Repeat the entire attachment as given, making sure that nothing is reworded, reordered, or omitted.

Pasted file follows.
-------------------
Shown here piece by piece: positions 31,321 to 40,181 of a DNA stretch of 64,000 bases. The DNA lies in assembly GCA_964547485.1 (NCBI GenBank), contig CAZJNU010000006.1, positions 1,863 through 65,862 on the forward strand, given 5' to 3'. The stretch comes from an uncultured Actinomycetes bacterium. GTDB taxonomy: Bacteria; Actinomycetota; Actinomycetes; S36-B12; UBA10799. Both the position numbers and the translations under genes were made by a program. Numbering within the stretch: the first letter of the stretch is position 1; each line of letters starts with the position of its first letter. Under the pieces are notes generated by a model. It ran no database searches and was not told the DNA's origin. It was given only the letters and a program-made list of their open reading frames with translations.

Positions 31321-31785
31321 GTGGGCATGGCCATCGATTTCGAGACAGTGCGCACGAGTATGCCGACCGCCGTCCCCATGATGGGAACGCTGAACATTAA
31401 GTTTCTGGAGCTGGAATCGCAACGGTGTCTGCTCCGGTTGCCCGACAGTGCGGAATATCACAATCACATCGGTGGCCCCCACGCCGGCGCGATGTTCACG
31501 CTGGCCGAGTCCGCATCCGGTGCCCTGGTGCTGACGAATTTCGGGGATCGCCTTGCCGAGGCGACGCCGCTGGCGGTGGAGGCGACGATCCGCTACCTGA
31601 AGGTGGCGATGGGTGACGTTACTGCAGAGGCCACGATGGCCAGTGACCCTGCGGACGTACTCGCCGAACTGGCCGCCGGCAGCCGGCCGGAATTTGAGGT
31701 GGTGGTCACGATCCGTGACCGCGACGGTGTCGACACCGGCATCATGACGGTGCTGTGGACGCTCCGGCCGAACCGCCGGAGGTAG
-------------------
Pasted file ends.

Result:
Shown here piece by piece: positions 31,321 to 40,181 of a DNA stretch of 64,000 bases. The DNA lies in assembly GCA_964547485.1 (NCBI GenBank), contig CAZJNU010000006.1, positions 1,863 through 65,862 on the forward strand, given 5' to 3'. The stretch comes from an uncultured Actinomycetes bacterium. GTDB taxonomy: Bacteria; Actinomycetota; Actinomycetes; S36-B12; UBA10799. Both the position numbers and the translations under genes were made by a program. Numbering within the stretch: the first letter of the stretch is position 1; each line of letters starts with the position of its first letter. Under the pieces are notes generated by a model. It ran no database searches and was not told the DNA's origin. It was given only the letters and a program-made list of their open reading frames with translations.

Positions 31321-31785
31321 GTGGGCATGGCCATCGATTTCGAGACAGTGCGCACGAGTATGCCGACCGCCGTCCCCATGATGGGAACGCTGAACATTAA
31401 GTTTCTGGAGCTGGAATCGCAACGGTGTCTGCTCCGGTTGCCCGACAGTGCGGAATATCACAATCACATCGGTGGCCCCCACGCCGGCGCGATGTTCACG
31501 CTGGCCGAGTCCGCATCCGGTGCCCTGGTGCTGACGAATTTCGGGGATCGCCTTGCCGAGGCGACGCCGCTGGCGGTGGAGGCGACGATCCGCTACCTGA
31601 AGGTGGCGATGGGTGACGTTACTGCAGAGGCCACGATGGCCAGTGACCCTGCGGACGTACTCGCCGAACTGGCCGCCGGCAGCCGGCCGGAATTTGAGGT
31701 GGTGGTCACGATCCGTGACCGCGACGGTGTCGACACCGGCATCATGACGGTGCTGTGGACGCTCCGGCCGAACCGCCGGAGGTAG